• SNAP Tour of Organic Vegetable Garden
  • Learn to Manage Pests Naturally
  • Link to SK Organic Resources
  • Learn To Manage Weeds Without Chemical Pesticides
  • LIving Near Fields Increases Pesticide Exposure
  • Weeds Can Be Managed Without Chemical Pesticides
  • Grow a Lush Garden Organically
  • Driving Near Recently Sprayed Fields Exposes People to Pesticides
  • SNAP Display at Event
  • Learn to Keep Insects Out of your Crops


see Foods -pesticides incancer under Links between individual pesticides and cancer or pesticides and individual cancers and nervous system effects (autism) and respiratory, and and fact sheets/chlorpyrifos

Brain and Behavioral Effects of Early Exposures to Neurotoxicants  (University of California Television (UCTV), Aug 11, 2015)  There is also a significant link to meaningful tremors and learning deficits. This presentation addresses the impact of prenatal exposure to a common neurotoxicant on brain structure and neuropsychological function in an inner-city cohort of minority children. The toxic chemical, an organophosphate insecticide (chlorpyrifos), has been banned for indoor residential use in the U.S. since 2001, but continues to have widespread application for agricultural purposes. Possible moncholinergic mechanisms involve disruption of neural cell development and neurotransmitter systems, including the formation and activity of synapses in different brain regions. This presentation examines the evidence for long-term effects of prenatal chlorpyrifos exposure on neuropsychological profiles and brain morphology as measured by MRI. Series: "MIND Institute Lecture Series on Neurodevelopmental Disorders" Health and Medicine Professional Medical Education Show ID: 29838 

Common Mosquito Control Insecticides Decrease Motor Function in Infants (Beyond Pesticides, June 13, 2017) Prenatal exposure to commonly used mosquito and agricultural insecticides is associated with decreased motor function in infants, according to a study published in Environment International by a team of Chinese and U.S. researchers...For the current study, over 350 pregnant Chinese mothers were tested for the presence of organophosphate pesticides in their umbilical cord blood. Researchers looked at exposure to the insecticides naledmethamidophostrichlorfonchlorpyrifos, and phorate. After giving birth, their children’s motor function was tested at both six and nine months of age. Significant changes were seen at the 9 month testing. For naled, scores for visual motor, fine motor, and fine motor quotients decreased 0.55, 0.85, and 0.90 points lower per 1 ng/mL increase in naled originally detected in an infant mother’s cord blood. With chlorpyrifos, reflexes, locomotion, grasping, VM (visual motor), GM (gross motor), FM (fine motor), TM (total motor), GMQ (gross motor quotient), FMQ (fine motor quotient), and TMQ (total motor quotient) are, respectively, 0.50, 1.98, 0.80, 1.91, 3.49, 2.71, 6.29, 2.56, 2.04, and 2.59 points lower, when comparing exposed and unexposed infants, according to the study. SNAP Comment: Chlorpyrifos is still used for mosquito control in Edmonton, Alberta. I don't know about naled use in Canada. These are more of a concern when traveling, I guess, including in Florida which is known to use Naled.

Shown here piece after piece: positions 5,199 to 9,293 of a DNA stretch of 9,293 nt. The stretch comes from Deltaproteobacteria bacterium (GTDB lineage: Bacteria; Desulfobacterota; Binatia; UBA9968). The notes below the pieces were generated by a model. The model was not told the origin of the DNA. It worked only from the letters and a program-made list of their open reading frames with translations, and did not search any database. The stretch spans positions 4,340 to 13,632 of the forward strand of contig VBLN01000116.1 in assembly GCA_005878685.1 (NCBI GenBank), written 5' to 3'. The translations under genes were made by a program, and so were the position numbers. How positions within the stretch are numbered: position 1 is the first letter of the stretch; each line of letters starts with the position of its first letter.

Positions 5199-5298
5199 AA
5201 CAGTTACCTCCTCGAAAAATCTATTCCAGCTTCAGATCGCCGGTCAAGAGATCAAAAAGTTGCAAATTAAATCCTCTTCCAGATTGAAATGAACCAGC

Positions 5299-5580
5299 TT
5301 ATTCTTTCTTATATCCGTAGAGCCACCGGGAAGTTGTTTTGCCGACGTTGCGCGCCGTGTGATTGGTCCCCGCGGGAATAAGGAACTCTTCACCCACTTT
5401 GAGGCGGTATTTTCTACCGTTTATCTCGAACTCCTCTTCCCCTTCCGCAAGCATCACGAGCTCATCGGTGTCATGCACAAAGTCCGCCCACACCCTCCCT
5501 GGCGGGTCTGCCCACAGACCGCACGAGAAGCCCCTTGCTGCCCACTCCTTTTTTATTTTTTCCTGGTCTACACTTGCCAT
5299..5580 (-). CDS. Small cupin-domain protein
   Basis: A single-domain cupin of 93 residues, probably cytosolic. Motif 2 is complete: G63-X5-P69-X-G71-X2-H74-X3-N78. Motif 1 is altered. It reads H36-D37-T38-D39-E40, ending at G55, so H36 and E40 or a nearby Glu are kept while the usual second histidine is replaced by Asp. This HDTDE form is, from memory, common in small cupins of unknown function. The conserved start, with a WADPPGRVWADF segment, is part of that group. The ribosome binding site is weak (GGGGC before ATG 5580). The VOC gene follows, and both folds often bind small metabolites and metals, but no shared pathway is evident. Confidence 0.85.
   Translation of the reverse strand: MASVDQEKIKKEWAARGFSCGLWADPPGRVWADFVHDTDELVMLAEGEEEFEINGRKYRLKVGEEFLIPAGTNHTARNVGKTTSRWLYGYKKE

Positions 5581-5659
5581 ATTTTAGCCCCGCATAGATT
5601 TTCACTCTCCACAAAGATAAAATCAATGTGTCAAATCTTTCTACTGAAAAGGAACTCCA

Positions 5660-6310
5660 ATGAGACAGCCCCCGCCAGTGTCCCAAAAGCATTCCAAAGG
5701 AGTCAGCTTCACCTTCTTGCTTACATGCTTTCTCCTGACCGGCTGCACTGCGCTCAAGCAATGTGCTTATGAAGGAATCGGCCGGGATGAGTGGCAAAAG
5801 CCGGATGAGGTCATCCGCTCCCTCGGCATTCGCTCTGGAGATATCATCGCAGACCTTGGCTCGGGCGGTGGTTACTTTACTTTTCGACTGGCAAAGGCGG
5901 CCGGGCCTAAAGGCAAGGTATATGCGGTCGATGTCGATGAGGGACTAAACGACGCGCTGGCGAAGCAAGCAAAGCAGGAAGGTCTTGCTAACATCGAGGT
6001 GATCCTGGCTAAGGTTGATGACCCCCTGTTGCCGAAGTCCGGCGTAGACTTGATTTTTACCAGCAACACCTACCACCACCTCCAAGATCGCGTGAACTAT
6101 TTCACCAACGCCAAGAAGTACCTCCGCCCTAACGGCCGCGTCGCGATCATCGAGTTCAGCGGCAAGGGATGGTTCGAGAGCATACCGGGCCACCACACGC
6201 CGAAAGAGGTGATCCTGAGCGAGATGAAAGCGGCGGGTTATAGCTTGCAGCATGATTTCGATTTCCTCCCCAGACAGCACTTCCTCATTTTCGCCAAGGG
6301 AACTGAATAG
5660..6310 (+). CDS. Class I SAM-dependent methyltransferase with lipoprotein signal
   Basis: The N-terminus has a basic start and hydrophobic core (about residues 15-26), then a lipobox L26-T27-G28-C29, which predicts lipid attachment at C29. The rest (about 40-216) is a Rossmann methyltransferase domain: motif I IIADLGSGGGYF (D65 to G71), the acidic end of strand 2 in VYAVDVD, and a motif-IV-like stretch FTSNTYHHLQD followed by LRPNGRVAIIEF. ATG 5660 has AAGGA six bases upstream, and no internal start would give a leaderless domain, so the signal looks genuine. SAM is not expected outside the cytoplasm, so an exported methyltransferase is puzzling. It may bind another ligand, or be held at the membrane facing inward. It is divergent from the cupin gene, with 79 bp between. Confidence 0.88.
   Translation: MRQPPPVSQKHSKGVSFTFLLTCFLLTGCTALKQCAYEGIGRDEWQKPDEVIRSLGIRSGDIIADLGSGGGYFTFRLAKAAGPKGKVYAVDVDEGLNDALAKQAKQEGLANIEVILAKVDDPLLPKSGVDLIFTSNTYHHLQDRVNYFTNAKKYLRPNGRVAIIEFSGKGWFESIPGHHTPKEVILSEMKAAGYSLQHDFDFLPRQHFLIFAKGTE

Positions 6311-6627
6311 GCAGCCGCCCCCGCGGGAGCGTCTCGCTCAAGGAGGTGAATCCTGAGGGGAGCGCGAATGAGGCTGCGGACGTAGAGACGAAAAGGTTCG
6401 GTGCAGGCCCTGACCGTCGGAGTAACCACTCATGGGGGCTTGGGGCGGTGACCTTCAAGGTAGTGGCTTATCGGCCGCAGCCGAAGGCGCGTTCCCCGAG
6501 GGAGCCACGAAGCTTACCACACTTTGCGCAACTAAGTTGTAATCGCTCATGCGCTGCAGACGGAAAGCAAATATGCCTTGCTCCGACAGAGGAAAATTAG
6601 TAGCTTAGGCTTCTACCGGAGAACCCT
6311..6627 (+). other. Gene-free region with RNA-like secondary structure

Exposure to Heavy Pesticide Use Can Impact Neurobehavioral Performance in Children (Beyond Pesticides, May 12, 2017) Researchers have found that exposure to heavy pesticide use during peak periods can impact neurobehavioral performance in children. The study focused on exposure to organophosphate pesticides, which have been associated with a broad range of diseases in both children and adults...Dr. Suarez-Lopez continued, “This discovery is novel because it shows that pesticide spray seasons can produce short-term alterations in neurobehavioral performance in addition to the long-term alterations that have been previously described. This is troublesome because the altered mental functions observed are essential for children’s learning, and in May-July, students typically take their end-of-year exams. If their learning and performance abilities are affected in this period, they may graduate from high school with lower scores which may hinder their ability to access higher education or obtain a job.”